Big Brother, Little Sister by Witi Ihimaera

In Big Brother, Little Sister by Witi Ihimaera we have the theme of desperation, violence, insecurity, selfishness, hope and paralysis. Taken from his The New Net Goes Fishing collection the story is narrated in the third person by an unnamed narrator and the reader realizes after reading the story that Ihimaera may be exploring the theme of desperation. Hema and Janey are desperate to escape life with Pera and their mother Wiki. Their relationship is one of violence and insecurity with Wiki unable to live her life without the affections of a man. At no stage of the story does the reader sense that Wiki is putting Hema or Janey first. Her main priority is herself. Which may leave some readers to suspect that through insecurity Wiki is being selfish and irresponsible. She is rarely home and is nearly always drunk. Something that Ihimaera explores often in the story.

The setting of the story, the city, is interesting as Ihimaera further highlights the desperation of those who live there. There does not seem to be anyone who is happy. The city is also dangerous. Something which is noticeable when Janey is attacked by the old man. If it was not for Hema she could very well have been sexually assaulted. Nani George’s home in the country is important too as her home represents, at least symbolically, a place of happiness. Somewhere that is different from the perils of the city. Unfortunately for Hema and Janey they do not have the opportunity to get to their chosen destination and are left in the city and with its dangers. The city is no place for children at night. Which may be the point that Ihimaera is making. He may be suggesting that those who live in the city are lost or dependent on vices to survive. In reality they want to escape from the world around them. Something that Hema and Janey have in common with those in the city.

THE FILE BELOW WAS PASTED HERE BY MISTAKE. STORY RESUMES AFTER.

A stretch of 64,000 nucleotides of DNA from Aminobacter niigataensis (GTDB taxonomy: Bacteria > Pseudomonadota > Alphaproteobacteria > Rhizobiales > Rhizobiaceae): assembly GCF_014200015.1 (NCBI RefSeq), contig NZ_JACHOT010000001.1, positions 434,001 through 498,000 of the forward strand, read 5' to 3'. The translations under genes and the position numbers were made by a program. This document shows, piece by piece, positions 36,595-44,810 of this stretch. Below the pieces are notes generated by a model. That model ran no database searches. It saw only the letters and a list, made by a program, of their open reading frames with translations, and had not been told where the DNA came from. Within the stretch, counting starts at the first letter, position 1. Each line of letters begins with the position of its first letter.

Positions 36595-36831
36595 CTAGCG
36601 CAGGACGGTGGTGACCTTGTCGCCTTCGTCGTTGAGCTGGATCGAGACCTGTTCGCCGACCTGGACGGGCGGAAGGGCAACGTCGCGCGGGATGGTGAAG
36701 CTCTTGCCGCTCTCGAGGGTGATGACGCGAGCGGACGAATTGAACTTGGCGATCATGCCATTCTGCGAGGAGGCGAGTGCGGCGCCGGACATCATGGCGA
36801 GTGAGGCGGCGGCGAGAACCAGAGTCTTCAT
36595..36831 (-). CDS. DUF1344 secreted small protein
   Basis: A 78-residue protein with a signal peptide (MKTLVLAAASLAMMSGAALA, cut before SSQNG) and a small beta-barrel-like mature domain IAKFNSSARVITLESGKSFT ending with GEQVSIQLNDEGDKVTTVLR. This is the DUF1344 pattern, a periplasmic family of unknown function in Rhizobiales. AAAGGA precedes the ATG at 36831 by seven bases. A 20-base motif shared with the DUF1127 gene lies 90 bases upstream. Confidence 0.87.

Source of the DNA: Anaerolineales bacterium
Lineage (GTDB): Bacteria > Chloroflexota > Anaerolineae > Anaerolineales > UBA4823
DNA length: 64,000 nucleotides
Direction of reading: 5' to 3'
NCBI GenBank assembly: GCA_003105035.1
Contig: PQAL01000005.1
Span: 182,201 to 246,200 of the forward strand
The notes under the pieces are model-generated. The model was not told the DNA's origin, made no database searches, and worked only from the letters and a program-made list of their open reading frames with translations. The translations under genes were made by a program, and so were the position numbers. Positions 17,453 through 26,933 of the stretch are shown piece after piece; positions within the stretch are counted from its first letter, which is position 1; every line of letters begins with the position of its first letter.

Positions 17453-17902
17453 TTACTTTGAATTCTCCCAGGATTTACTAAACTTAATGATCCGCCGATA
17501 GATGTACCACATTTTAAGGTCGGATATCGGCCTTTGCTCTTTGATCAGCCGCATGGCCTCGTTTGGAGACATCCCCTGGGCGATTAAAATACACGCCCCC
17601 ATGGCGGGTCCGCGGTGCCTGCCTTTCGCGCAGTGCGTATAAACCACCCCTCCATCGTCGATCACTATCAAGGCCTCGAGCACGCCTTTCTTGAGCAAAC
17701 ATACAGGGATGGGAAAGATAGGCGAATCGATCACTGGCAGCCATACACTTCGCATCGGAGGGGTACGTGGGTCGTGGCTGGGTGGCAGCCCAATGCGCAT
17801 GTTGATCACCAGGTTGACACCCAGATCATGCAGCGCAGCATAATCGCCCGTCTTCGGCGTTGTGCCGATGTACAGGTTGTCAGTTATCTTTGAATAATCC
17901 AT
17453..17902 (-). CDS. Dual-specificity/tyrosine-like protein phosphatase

There may be other symbolism in the story which might be important. The TV shop, showing violence, in many ways mirrors what Hema and Janey encounter. Likewise the boy running from the bar with the knife sums up city life. The city really is a dangerous place full of lost souls. Despite this Hema and Janey’s journey through the city, to the railway station, can be seen as a journey of hope. Even if they do not reach their intended destination. The mention of the rainbow is also important as Ihimaera appears to be drawing on Dorothy’s experience in The Wizard of Oz. Unfortunately for Hema and Janey there will be no rainbow for them.

The end of the story is interesting as Ihimaera’s mentioning of ‘the light of the city tightening’ suggests that Hema and Jena will struggle further through the night with no safe destination in sight. They are young children in a dangerous place. A place that they are not safe and in whereby they may not necessarily survive with very limited options in front of them. The reality may be that Hema and Janey are to remain as paralysed as others in the city. They may inevitably end up back with Wiki who shows no signs of change in her life due to her dependency on men.

Cite Post
McManus, Dermot. "Big Brother, Little Sister by Witi Ihimaera." The Sitting Bee. The Sitting Bee, 13 Oct. 2023. Web.

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